On November 12th, Brice “FDGod” Monsçavoir left the Eternal roster to join the San Francisco Shock. On November 14th, Ki-hyo “Xzi” Jung also left the roster, joining Dallas Fuel with many of his former Element Mystic teammates.

Who’s in: TBA

Washington Justice

Washington Justice had a very unstable year. In May, the team’s star DPS players Ethan “stratus” Yankel and Corey “Corey” Nigra both left the active roster. Throughout the year, they made a number of organizational and strategic changes, inclduing cutting their GM Analynn “Bawlynn” Dang and head coach Seetoh “JohnGalt” Jian Qing. By the time playoffs rolled around, Justice sported an all Korean roster and coaching staff. They will be making a few more adjustments ahead of the 2021 season.

Who’s Out: On October 22nd, Main Tank player Chang-hoon “rOar” Gye was released from Justice. ROar formerly played with Los Angele Gladiators in 2019. On November 7th, Yeon-joon “ArK” Hong retired from the Overwatch. Ark formerly played with New York Excelsior throughout the first season and a half of the Overwatch League before joining Washington Justice in March of 2019.

On November 18th, Justice released DPS player Chung-hee “Stitch” Lee, Off Tank player Hyeon-Woo “JJANU” Choi, and Flex Support player Minseok “AimGod” Kwon.

Who’s in: Justice signed Tae-sung “Mag” Kim on October 24th. The player was formerly competing in Korean Contenders under the RunAway banner. On October 25th, the team announced they re-signed Gui-un “Decay” Jang. Decay joined the team just before the playoffs on a temporary playoff contract, now he will join the permanent Washington roster.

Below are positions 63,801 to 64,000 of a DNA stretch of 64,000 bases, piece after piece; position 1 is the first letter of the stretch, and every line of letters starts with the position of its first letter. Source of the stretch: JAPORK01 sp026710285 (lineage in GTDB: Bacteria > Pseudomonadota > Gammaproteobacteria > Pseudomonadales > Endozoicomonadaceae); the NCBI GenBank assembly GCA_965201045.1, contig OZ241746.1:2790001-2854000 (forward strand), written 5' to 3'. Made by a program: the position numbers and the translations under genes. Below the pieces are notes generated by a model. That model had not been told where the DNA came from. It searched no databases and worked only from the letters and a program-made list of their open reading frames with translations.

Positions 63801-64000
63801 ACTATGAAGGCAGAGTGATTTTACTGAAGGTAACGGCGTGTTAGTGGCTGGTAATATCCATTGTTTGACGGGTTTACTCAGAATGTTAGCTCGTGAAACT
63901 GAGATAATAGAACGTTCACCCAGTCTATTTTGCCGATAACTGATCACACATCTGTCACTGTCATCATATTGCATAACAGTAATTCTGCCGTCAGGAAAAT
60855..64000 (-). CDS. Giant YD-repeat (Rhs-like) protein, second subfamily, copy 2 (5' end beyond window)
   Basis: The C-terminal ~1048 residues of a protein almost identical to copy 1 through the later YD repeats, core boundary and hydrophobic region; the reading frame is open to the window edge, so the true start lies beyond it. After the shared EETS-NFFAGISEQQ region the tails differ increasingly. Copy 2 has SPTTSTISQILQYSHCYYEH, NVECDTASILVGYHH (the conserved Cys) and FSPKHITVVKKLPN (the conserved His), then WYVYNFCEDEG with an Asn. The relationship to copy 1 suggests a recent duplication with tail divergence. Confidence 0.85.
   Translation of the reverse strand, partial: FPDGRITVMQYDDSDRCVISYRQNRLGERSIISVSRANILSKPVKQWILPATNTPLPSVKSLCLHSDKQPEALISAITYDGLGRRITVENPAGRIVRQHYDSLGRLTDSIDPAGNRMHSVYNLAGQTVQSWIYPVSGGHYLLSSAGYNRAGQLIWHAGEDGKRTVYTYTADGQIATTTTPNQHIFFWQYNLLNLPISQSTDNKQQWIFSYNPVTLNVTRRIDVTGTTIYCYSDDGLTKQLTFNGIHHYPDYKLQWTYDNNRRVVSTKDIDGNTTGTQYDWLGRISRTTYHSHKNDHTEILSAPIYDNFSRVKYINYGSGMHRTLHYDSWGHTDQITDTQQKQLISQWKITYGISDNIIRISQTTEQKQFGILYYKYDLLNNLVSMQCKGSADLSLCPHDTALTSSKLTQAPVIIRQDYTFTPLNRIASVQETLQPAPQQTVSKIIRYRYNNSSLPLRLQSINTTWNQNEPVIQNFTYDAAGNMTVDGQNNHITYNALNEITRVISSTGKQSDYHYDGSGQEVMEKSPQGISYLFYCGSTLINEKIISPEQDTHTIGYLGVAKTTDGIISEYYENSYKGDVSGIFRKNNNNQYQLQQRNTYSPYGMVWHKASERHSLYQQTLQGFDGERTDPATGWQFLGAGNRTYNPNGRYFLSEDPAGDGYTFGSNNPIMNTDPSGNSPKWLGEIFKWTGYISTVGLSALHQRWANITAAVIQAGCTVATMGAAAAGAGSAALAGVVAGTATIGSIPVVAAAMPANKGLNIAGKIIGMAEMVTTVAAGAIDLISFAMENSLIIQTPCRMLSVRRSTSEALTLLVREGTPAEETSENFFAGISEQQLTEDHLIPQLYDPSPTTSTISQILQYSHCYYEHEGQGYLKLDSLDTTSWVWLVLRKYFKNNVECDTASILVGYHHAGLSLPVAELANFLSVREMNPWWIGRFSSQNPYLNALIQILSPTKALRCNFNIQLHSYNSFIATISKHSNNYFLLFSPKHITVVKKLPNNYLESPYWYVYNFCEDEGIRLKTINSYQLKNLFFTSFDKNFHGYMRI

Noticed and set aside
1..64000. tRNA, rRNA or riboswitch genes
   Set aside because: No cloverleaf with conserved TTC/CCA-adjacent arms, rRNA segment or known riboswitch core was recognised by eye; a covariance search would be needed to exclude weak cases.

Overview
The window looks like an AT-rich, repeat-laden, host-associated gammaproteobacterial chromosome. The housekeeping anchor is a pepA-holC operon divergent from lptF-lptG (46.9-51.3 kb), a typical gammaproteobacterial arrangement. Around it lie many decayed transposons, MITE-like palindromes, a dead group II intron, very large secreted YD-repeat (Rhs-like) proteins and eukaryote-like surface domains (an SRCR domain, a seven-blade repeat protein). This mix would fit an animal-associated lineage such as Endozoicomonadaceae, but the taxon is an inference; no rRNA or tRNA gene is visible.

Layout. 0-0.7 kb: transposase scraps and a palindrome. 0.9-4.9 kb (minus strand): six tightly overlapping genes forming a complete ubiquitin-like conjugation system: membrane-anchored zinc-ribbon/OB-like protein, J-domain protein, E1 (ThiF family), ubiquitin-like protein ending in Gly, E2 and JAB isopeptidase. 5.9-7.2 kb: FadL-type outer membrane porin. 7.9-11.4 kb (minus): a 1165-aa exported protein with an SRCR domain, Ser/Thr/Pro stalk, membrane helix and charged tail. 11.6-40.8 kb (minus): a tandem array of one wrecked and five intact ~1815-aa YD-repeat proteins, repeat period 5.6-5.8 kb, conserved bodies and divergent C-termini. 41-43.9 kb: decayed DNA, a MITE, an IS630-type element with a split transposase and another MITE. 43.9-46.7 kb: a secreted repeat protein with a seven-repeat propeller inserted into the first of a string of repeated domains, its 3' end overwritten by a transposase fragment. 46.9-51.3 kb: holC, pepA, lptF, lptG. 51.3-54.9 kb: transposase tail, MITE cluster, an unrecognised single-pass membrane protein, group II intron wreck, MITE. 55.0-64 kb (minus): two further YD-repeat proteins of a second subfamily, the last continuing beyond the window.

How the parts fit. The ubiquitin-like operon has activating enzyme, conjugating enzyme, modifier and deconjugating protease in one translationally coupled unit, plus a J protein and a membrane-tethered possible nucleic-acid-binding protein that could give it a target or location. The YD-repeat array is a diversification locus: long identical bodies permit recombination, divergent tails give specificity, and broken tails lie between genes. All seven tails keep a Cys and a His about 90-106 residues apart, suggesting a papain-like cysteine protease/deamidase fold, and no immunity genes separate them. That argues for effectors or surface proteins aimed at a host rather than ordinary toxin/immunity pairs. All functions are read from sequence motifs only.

In mid November, Justice picked up two new members, signing Hitscan DPS player Tae-hee “Jerry” Min who formerly played with Boston Uprising and Hui-chang “BeBe” Yoon who was formerly competing with Hangzhou Spark. Both players competed together at X6-Gaming before joining the Overwatch League at the start of the 2019 season.

On November 19th, the team signed Main Support player Won-sik “Closer” Jung, who won an OWL championship with London Spitfire in the inaugural season.

On November 21st, Justice signed former Spitfire Off-Tank player Jun-ho “Fury” Kim. The very next day the team announced the acquisition of second Off-Tank player Seong-Wook “Ria” Park, who formerly competed with Hangzhou Spark before being released in October.

Shanghai Dragons

Shanghai Dragons put on incredible performances throughout the 2020 Overwatch League season. They won both the APAC regional May Melee tournament and the APAC regional Countdown Cup tournament. On top of that, they earned the highest ranked record in the league at 27-2. They were eventually eliminated in the playoffs by Seoul Dynasty at the Grand Finals weekend, after struggling to adapt to the end of season meta. Although Shanghai didn’t need to make any big roster moves going into 2021, they still changed up their line up a bit.